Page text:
Piense en un río, y es probable que ya tenga en su imaginación el río de sus sueños. Tal vez quiera flotar en llantas, o quizá su estilo es bambolearse a través de estruendosos rápidos en una balsa inflable de ocho personas. No hay problema: California tiene todo lo que busca para hacer rafting en ríos, desde viajes sencillos y apacibles de medio día para los novatos y fáciles aventuras familiares, hasta los emocionantes viajes de varios días para los que necesitan adrenalina. Además hay campismo glamoroso, observación de vida silvestre, viajes complementarios a Yosemite e incluso degustación de vino y cerveza artesanal.
A diferencia de algunas partes del país en las que las temporadas de rafting son muy cortas, California tiene empresas comerciales de guías como O.A.R.S., All-Outdoors y Tributary Whitewater Tours, que navegan los ríos de marzo a septiembre. De acuerdo con Ron Stork, director de políticas de Friends of the River, el clima mediterráneo de California regala inviernos húmedos y nevados y veranos largos y cálidos, perfectos para que se llenen los ríos y los embalses que los alimentan durante meses. Incluso en los años más secos, las descargas cuidadosamente programadas mantienen los niveles de agua lo suficientemente altos para la práctica segura del rafting.
“El mismo río posee innumerables rasgos interesantes en diferentes temporadas”, dice Stork. “En primavera, los cañones se cubren de flores silvestres. Usted recorre en balsa laderas pintadas de azul por los lupinos y de naranja por las amapolas”. En verano, las temperaturas en ascenso hacen casi obligatorio las zambullidas refrescantes y las guerras de agua. El otoño es la temporada secreta de California en ríos que corren en fechas tardías, dice Stork, que apunta que las multitudes van disminuyendo, y “hay un día de cielos azules tras otro”.
Cuando se escoge un viaje en balsa, la clase importa. Los apacibles ríos de clase I y II son perfectos para los que no llevan guía, las familias y los jóvenes. Los ríos de clase III requieren de algunas habilidades de remo; los principiantes deben unirse a un recorrido guiado. Los ríos de clase IV (para intermedios) y clase V (para avanzados) generalmente requieren un guía y cascos. No se admiten niños y estos cursos no se dirigen a los principiantes.
—Ann Marie Brown
The South Fork of the American is the people’s river. Rafting this waterway is perfect for anyone age 7 to 77 (or more), ideal for first-timers, yet still fun for repeaters. This Class II-III paddle provides a thrill or two—like the infamous Troublemaker rapid—but there’s little chance of bouncing out of your raft. (And if you do, it’s usually nothing more than a refreshing dunk and no-big-deal hoist back into the raft.) This quintessentially Californian trip even includes a Golden State history lesson: The river runs right past the spot where the 1849 Gold Rush began, at Sutter's Mill in Coloma.
A slew of companies guides half- and full-day trips on the South Fork, with trips offered April into September. For a spoil-yourself twist, consider joining a two-day trip with EarthTrek Expeditions, which will set you up in a riverfront tent with comfy cots (bring your own sleeping bag). Conquer the South Fork’s Lower Gorge on Day 1, and you’ll be ready for the wilder eight-mile Upper Gorge on Day 2, where rapids like Triple Threat and Meatgrinder leave you dripping wet and grinning from ear to ear. Your guides cook and serve you meals, including a Wild West barbecue on weekend trips. It’s your job to relax and take in the sunset from your cabin’s deck, which juts out over the river.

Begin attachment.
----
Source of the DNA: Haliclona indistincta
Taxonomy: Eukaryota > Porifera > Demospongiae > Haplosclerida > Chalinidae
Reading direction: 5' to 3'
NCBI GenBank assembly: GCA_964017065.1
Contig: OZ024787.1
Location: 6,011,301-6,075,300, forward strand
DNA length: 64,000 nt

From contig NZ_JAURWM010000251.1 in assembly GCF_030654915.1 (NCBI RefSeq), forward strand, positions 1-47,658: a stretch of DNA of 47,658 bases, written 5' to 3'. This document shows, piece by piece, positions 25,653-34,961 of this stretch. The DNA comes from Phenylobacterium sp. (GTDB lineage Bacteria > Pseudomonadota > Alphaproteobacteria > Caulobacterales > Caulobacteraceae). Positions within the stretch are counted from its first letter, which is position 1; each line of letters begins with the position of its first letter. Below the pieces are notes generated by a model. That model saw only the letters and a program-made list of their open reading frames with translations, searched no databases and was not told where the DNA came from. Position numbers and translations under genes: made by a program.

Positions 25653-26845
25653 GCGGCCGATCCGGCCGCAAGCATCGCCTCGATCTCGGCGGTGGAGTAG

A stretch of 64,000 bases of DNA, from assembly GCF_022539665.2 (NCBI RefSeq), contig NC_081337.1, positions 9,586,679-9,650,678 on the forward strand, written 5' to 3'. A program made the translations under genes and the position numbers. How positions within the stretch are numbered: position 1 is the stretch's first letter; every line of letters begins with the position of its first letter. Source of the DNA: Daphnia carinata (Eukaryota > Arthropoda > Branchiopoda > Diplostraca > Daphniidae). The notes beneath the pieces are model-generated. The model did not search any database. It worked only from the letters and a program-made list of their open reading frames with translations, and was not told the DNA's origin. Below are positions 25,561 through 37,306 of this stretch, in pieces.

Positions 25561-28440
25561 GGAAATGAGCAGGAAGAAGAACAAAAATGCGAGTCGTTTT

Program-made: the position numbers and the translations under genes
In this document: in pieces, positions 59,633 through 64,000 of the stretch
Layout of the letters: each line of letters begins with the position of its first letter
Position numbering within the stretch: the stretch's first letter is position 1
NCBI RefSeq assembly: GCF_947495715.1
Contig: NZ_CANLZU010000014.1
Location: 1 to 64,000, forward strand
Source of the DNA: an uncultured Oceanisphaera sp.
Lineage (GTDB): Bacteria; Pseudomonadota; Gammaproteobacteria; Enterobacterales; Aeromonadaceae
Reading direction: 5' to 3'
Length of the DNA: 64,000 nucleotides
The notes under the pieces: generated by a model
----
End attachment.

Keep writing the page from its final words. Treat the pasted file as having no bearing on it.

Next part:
Another luxurious way to paddle the South Fork is on American Whitewater Expeditions' two-day excursion. Taste wines at premiere El Dorado County vineyards on one day and go rafting on the next. Meals and camping are included.
If you just want to get your feet wet—pun intended—but don’t want a white-knuckle adventure, sign up for a do-it-yourself float on Upper Cache Creek, about two hours northeast of San Francisco. Paddle your own rubber raft through the foamy-but-friendly rapids of Cache Canyon, then pat yourself on the back for being such a finely skilled captain.
Cache Creek, which flows out of Clear Lake in Lake County, offers fun but tame Class II rapids—plus a couple of keep-you-on-your-toes Class IIIs that offer brief thrills. That makes it mild enough for first-timers to have a blast commandeering their own boats. This trip is ideal for people who don’t want to share a raft with a bunch of strangers—typically the case on organized trips on other rivers. You can go it alone in a little two-seater inflatable raft, or invite your favorite first mate to climb aboard and grab a paddle too.
One- and two-day DIY trips start near the Central Valley town of Rumsey along State Highway 16. The season generally runs June through July. While you can just go cool off for a day, the two-day trip runs the full 20 miles of Cache Creek’s sheer volcanic canyon—a wonderfully scenic mini-adventure.
Two rafting companies, Cache Canyon River Trips and Whitewater Adventures, provide equipment, instruction, shuttles, meals, and camping gear and sites. Whitewater even shows free movies—with popcorn!—under the stars on Friday nights.
If you’re into adrenaline, you’ve found your whitewater dream trip. The California Salmon River, or simply “Cal Salmon,” isn’t for the faint of heart—or paddle. This two-day trip is filled with pulse-quickening Class IV-V rapids. Two hours northeast of Eureka near the California-Oregon border, starting in deep in the Six Rivers National Forest near the tiny community of Somes Bar, this is a wilderness lover’s paradise. But plan accordingly: Cal Salmon’s pristine waters have a short rafting season, usually only late March until the end of June—much earlier than many of California’s rivers.